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Research Project: Intervention Strategies to Control and Eradicate Foreign Animal Diseases of Swine

Location: Foreign Animal Disease Research

Title: Determining hyperimmune serum neutralizing effect on African Swine Fever Virus and serum enhancing effect on extracellular virion infectivity in adherent pig PBMC by flow cytometry

Author
item CANTER, JESSICA - Oak Ridge Institute For Science And Education (ORISE)
item APONTE, THERESA - Oak Ridge Institute For Science And Education (ORISE)
item Ramirez Medina, Elizabeth
item Pruitt, Sarah
item NEILAN, JOHN - Us Deparment Of Homeland Security
item Gladue, Douglas
item Borca, Manuel
item Zhu, James

Submitted to: Scientific Reports
Publication Type: Peer Reviewed Journal
Publication Acceptance Date: 6/7/2022
Publication Date: 6/9/2022
Citation: Canter, J.A., Aponte, T., Ramirez Medina, E., Pruitt, S.E., Neilan, J., Gladue, D.P., Borca, M.V., Zhu, J.J. 2022. Determining hyperimmune serum neutralizing effect on African Swine Fever Virus and serum enhancing effect on extracellular virion infectivity in adherent pig PBMC by flow cytometry. Scientific Reports. https://doi.org/10.3390/v14061249.
DOI: https://doi.org/10.3390/v14061249

Interpretive Summary: African swine fever virus (ASFV) causes hemorrhagic fever with mortality rates up to 100% in domestic pigs, a global epidemy currently threating the global swine industry. There are no commercial vaccines for the disease yet. Although many vaccine candidates implemented with various techniques have been tested, only some live attenuated viruses were able to protect pigs from ASFV infection with a high degree of efficacy. The immune mechanisms involved in the protection from these experimental vaccines are not clear. ASFV antibodies can neutralize ASFV though incompletely. However, there is no standardized protocol for the assay. Traditional assays are tedious, time consuming, and highly technically variable. In this study, a new ASFV neutralization assay was developed for the test in the primary ASFV target cells to overcome the drawbacks. We found with this new assay that extracellular, but not intracellular, ASFV suspended in naïve sera were more infectious than those in the culture medium as reported for some enveloped viruses and both the intracellular and extracellular virions could not be completely neutralized by the hyperimmune sera. The findings indicate a novel mechanism for the virus to infect cells.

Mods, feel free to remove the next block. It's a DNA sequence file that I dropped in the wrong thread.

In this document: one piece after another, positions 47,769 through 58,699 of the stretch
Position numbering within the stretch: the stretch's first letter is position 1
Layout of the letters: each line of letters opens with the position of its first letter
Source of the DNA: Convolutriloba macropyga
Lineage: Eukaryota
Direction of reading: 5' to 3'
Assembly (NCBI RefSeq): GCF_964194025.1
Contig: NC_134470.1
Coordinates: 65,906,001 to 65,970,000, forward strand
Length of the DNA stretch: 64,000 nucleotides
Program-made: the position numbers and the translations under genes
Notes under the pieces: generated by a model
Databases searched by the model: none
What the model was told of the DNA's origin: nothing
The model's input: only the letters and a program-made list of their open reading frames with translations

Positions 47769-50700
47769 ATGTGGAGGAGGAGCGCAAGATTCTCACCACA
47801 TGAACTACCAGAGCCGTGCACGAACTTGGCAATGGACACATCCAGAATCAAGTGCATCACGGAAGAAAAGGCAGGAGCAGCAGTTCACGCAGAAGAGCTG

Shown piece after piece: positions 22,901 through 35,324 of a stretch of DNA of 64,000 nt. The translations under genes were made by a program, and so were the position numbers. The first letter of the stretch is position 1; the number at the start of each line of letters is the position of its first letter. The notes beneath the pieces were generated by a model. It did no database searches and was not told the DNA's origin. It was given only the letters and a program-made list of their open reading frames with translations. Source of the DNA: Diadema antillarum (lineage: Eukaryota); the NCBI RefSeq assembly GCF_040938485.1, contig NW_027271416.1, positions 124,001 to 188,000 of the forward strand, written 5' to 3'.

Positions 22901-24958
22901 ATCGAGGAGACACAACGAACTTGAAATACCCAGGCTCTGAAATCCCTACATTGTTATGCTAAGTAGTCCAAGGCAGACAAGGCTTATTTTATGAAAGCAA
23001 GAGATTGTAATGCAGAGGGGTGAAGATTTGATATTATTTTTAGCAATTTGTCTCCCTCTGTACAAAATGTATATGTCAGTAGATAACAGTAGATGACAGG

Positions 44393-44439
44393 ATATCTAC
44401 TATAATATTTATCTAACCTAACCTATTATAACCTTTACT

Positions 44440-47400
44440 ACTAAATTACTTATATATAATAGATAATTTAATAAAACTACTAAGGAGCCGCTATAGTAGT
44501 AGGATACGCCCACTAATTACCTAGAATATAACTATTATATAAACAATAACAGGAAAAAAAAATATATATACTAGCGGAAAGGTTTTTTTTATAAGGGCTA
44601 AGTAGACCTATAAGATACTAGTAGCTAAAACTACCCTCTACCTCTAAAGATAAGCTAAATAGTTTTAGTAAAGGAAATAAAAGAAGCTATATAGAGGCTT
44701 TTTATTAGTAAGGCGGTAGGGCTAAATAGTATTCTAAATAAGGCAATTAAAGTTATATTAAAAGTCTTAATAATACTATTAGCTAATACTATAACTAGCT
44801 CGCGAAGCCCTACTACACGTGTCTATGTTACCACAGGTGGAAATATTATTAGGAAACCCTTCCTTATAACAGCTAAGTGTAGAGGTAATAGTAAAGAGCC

Technical Abstract: African swine fever virus (ASFV) causes hemorrhagic fever with mortality rates up to 100% in domestic pigs. Currently, there are no commercial vaccines for the disease. Although many vaccine candidates have been tested, only some live attenuated viruses were able to protect pigs from ASFV infection with a high degree of efficacy. The immune mechanisms involved in the protection from these experimental vaccines are not clear although humoral and cell-mediated immunities have been shown to be important for the protection. ASFV antibodies can neutralize ASFV though incompletely. However, there is no standardized protocol for the assay. In this study, a flow cytometry based ASFV neutralization assay was developed and tested in ex-vivo pig adherent PBMC using a virulent ASFV containing a green fluorescent protein gene inserted after a late expression promoter as a substrate for neutralization. Like previous studies, the percentage of infected macrophages was approximately five time higher than that of infected monocytes and nearly all infected cells displayed no staining with anti-CD16 antibodies. Hyperimmune sera from pigs immunized with a live attenuated experimental vaccine that fully protects against parental were used in the assay. This study describes the optimization of the ASFV neutralization assay in pig macrophages using a flow cytometry-based assay. The hyperimmune sera displayed incomplete ASFV neutralization with MOI-dependent neutralization efficacies. Extracellular, but not intracellular, virions suspended in naïve sera were more infectious than those in the culture medium as reported for some enveloped viruses, indicating a novel mechanism of ASFV to infect cells. Both the intracellular and extracellular virions could not be completely neutralized by the hyperimmune sera.